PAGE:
If one person from the EU Commission has made an impact, it's Viviane Reding. As commissioner for telecommunications, she forced the mobile phone operators to their knees; because of her, roaming charges in the EU were dramatically limited.
EU Commissioner Viviane Reding
She is now vice president of the EU Commission. Among her main responsibilities is addressing gender equality. In an interview with gofeminin.de, Reding talks about her goals for the EU on matters of equality: in short, limiting roaming charges was nothing compared to this.
"In French, you call this 'la boucle est bouclée," Viviane Reding says. In other words, her life seems to have come full circle. As EU Commissioner for Justice, Fundamental Rights and Citizenship, Reding is responsible, among other things, for advocating for equal opportunities for women.
"This thing with me and gender equality goes way back," she says. As a student feminist, as one of the youngest members of Parliament, then as rapporteur for women's rights, and as president of the Christian Social Women's Group, she was closely involved in the preparations for the World Conference on Women in Beijing. "So I know my stuff," she says.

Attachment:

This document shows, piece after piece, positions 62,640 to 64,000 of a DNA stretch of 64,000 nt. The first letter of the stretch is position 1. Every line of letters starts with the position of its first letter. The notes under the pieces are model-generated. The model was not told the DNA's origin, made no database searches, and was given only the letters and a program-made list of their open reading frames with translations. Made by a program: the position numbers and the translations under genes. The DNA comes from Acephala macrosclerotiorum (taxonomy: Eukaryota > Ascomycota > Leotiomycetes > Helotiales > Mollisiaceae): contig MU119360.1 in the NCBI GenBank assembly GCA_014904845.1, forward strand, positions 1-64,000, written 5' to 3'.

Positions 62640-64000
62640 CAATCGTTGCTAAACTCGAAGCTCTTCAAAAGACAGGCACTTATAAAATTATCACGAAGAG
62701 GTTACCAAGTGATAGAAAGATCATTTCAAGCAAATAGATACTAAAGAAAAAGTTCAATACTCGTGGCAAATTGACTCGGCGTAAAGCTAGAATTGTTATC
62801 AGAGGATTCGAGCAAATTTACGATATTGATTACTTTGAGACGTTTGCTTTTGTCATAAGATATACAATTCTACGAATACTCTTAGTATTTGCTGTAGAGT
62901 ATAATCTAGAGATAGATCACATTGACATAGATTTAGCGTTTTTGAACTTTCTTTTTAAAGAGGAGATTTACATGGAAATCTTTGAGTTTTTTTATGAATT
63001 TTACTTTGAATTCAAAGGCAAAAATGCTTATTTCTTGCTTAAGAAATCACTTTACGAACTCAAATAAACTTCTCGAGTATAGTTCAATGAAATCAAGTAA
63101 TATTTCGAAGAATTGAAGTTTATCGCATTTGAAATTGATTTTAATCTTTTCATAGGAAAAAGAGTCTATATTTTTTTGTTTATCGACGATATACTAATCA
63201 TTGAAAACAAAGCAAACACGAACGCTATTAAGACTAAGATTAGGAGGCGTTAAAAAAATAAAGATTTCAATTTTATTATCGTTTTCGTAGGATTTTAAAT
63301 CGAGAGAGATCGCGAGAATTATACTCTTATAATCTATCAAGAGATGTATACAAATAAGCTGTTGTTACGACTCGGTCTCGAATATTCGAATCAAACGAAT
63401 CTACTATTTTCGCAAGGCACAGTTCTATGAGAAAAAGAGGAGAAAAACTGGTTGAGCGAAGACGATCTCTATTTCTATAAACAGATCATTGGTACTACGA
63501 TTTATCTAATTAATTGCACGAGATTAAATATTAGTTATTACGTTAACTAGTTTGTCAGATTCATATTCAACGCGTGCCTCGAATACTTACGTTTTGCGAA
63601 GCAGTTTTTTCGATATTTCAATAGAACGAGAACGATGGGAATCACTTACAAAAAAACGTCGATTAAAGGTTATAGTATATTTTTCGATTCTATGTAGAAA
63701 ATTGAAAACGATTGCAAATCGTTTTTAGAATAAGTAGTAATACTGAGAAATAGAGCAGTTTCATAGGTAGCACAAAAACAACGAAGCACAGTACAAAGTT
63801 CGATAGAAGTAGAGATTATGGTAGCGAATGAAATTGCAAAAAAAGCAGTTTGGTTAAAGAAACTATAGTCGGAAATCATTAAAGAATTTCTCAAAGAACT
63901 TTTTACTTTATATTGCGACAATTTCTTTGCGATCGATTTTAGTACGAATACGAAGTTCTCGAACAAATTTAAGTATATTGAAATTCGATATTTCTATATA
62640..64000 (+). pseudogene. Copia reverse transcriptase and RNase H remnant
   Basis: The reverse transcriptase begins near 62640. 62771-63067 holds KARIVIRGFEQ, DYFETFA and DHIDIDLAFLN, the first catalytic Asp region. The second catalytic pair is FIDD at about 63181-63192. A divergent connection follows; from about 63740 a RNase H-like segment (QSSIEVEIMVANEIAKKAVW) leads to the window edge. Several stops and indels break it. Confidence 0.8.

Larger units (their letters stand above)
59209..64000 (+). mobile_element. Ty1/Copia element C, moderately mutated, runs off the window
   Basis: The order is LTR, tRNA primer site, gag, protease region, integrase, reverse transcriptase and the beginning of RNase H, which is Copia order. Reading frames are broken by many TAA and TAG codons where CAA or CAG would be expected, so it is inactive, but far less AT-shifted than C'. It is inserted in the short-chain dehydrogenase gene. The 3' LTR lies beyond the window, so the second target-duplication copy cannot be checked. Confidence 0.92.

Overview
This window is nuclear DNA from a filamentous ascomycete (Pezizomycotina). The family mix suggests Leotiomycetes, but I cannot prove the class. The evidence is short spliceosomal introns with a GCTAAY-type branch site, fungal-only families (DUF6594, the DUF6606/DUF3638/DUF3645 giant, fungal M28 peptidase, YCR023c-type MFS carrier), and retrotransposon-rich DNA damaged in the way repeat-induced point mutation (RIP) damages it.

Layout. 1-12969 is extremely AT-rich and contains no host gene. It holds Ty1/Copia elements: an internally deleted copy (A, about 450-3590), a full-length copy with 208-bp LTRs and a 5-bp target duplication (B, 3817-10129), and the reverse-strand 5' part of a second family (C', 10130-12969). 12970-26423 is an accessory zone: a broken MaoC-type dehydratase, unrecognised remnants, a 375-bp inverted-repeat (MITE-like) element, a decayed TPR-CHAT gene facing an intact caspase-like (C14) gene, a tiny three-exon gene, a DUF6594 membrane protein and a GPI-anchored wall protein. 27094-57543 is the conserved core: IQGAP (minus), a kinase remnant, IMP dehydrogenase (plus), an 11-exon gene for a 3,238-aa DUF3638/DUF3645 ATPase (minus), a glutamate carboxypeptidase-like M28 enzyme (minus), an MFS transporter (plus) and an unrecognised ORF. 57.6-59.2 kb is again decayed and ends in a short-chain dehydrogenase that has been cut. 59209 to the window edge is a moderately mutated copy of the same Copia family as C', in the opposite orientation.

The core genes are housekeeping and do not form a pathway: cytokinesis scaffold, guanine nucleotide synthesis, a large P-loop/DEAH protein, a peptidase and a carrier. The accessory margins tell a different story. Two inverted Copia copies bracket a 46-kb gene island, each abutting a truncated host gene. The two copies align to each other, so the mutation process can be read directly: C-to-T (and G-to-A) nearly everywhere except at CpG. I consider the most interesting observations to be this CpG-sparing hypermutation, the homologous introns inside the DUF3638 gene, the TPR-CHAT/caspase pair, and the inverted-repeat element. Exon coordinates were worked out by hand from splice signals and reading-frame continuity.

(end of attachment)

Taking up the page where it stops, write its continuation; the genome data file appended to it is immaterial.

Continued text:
But now that she represents women in the whole of Europe, her long years of experience are making her take a harder look, she says. "Have women really progressed since I went to university in 1968 and we founded feminism?"
At that time, Reding, who was born in Luxembourg, was on the path to becoming a journalist, and was studying for her degree at the Sorbonne in Paris. "During the student unrest, which started in 1968, we were on the streets shoulder to shoulder with the men. But in the end, the men did everything and we made the coffee. Finally, we had enough – and that is how the feminist movement started."
In 1979, Reding was voted into a national parliament for the first time. Until 1999, she continued working as a journalist, then she joined the European Commission. Why has she taken up the cause of equal opportunities? "I am someone who has a very deeply rooted feeling for justice. And women being viewed as second class citizens is simply not just," she says. "But I am a very realistic person at the same time. If you disregard half the country's population, that's just not a smart thing to do."